Want to Grow Your Business? Invest in Growing Your Employees First

Captain team leader

By Gregory Eisen

The following quotes are my favorites to articulate the importance of learning and personal growth:

“Education is the most powerful weapon which you can use to change the world.”—Nelson Mandela

“Leadership and learning are indispensable to each other.”— John F. Kennedy

“Live as if you were to die tomorrow. Learn as if you were to live forever.”—Mahatma Gandhi

“The more that you read, the more things you will know. The more than you learn, the more places you’ll go.”—Dr. Seuss

Yet, despite the wisdom shared from history, far too many leaders simply don’t make the time to invest in personal growth. They choose to focus on the urgent, consumed by the day-to-day, deferring the important. Even for those leaders who do make the time, many are still unable to effectively transcend this DNA through their organizations.

As leaders, not only must we be learners, but we have a responsibility to inspire our teams to THINK and GROW. Here are a few practical and simple ways to do so:

Build a library

Creating a library in your work environment, where stacks of books are front and center, makes a big statement about what is important at your organization. Don’t be intimidated—it does not have to be the Library of Congress or the New York Public Library. You can expand and beautify over time. Set up some simple rules for checking out books and consider rewarding and recognizing those who use it.


The BetterBookClub is an easy to use, web-based book club that encourages professional growth within your business. The application’s functionality allows your team to see who is reading (or has read) what, along with the opportunity to rate and provide commentary about the books. Each team member gains points for completing a book, which establishes an environment of healthy competition, recognition, and reward.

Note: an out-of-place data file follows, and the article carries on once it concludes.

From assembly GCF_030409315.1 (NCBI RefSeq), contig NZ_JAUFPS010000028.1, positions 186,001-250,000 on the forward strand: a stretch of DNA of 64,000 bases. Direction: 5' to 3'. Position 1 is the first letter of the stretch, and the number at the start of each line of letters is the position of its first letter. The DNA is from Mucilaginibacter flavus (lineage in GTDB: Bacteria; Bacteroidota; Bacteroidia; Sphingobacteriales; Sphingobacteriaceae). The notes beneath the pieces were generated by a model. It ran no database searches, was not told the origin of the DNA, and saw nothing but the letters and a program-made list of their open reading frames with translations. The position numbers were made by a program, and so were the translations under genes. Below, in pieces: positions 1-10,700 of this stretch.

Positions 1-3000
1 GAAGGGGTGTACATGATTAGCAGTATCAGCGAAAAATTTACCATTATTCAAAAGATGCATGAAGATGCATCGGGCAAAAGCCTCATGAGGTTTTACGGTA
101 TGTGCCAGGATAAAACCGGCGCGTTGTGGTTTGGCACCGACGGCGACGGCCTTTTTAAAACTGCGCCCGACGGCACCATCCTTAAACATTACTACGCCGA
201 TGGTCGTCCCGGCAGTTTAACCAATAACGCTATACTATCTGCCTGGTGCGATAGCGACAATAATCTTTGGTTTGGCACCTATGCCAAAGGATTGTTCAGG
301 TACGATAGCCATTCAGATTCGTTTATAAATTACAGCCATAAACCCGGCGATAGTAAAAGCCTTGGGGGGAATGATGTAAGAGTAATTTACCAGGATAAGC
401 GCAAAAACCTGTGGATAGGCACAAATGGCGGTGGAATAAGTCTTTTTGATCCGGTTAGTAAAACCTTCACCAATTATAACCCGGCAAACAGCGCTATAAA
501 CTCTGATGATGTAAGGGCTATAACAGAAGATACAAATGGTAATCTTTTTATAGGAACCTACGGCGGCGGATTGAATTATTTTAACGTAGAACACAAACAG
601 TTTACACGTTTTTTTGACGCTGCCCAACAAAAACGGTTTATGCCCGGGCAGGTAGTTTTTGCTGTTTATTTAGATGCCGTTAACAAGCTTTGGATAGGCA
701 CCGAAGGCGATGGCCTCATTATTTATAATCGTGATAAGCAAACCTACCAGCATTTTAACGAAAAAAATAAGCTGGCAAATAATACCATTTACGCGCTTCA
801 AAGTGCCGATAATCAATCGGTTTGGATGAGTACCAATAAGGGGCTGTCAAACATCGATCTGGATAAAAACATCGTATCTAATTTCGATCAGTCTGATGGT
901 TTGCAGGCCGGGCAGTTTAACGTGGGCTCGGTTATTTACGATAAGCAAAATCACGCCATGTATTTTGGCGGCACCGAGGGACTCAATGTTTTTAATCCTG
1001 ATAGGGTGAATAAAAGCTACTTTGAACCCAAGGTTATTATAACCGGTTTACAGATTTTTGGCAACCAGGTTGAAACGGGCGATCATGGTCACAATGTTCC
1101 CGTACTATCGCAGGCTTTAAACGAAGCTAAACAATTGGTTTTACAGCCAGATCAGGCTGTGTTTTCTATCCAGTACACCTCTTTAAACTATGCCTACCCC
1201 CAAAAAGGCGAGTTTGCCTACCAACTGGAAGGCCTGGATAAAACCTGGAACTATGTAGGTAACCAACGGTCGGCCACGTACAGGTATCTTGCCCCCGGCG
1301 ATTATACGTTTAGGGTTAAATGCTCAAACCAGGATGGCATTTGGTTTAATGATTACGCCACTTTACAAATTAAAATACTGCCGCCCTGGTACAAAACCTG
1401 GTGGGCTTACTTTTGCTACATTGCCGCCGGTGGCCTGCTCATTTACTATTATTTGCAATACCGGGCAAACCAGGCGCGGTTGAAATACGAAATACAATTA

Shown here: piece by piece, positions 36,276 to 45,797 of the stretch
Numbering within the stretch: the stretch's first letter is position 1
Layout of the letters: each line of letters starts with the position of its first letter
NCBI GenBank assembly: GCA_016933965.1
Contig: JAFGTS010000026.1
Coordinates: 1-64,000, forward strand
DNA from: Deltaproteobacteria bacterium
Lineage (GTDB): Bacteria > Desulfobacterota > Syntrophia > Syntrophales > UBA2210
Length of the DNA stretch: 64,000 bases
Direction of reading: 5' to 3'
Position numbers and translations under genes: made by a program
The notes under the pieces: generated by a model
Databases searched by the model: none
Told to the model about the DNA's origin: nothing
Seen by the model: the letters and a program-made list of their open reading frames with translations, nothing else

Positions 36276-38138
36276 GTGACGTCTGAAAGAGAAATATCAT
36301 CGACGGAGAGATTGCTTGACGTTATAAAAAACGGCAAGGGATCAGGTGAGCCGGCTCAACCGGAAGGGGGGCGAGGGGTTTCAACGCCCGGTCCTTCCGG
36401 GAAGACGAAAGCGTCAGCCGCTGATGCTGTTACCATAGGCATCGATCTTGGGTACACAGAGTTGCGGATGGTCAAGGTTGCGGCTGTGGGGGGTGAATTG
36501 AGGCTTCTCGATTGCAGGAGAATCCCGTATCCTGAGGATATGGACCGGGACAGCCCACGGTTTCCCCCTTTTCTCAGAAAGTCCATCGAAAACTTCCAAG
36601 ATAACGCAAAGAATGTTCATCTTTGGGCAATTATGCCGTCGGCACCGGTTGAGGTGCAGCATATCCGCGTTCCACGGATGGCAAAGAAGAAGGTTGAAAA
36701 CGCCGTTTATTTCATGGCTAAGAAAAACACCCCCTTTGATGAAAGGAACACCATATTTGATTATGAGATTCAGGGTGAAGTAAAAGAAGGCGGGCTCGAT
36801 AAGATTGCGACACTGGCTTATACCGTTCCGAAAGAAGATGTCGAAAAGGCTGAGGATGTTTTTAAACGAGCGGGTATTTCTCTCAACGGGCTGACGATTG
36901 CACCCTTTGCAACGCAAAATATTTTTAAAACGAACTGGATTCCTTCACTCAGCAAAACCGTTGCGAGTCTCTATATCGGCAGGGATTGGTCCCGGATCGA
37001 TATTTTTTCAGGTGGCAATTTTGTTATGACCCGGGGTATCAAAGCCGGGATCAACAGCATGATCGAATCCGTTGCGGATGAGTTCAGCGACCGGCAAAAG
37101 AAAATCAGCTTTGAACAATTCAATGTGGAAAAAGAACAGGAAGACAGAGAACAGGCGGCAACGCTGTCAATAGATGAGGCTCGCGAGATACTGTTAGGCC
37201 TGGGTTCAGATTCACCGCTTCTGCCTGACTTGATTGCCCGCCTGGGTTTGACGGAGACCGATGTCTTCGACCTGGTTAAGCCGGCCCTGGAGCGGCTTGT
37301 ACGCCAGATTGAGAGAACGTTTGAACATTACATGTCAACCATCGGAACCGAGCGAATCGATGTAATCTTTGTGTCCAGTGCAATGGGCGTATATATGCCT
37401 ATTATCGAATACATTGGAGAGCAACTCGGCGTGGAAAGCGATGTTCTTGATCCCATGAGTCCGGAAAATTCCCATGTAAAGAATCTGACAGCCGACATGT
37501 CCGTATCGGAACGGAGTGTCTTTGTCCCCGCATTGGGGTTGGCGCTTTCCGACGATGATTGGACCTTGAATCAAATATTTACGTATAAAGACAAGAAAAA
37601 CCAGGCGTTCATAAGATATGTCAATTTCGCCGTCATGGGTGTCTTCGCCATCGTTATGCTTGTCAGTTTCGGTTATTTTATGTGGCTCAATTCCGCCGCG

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3 Solutions Rule

Early in my career I realized that solving my team’s problems for them was shortsighted and didn’t build my desired culture. When folks would come into my office asking for help, I would give them the answers and send them to execute. Over time, this became a crutch for them and created more work for me.

Eventually, I created the 3 Solutions Rule. The rule is as follows: My door is always open to help with any/all challenges, but if a team member seeks my assistance, they must come prepared with up to three potential solutions for solving that problem. This change allowed my role to transition from doing most of the work on behalf of my team to encouraging them to flex their own critical thinking skills. This simple idea inspired a culture of THINK and GROW.

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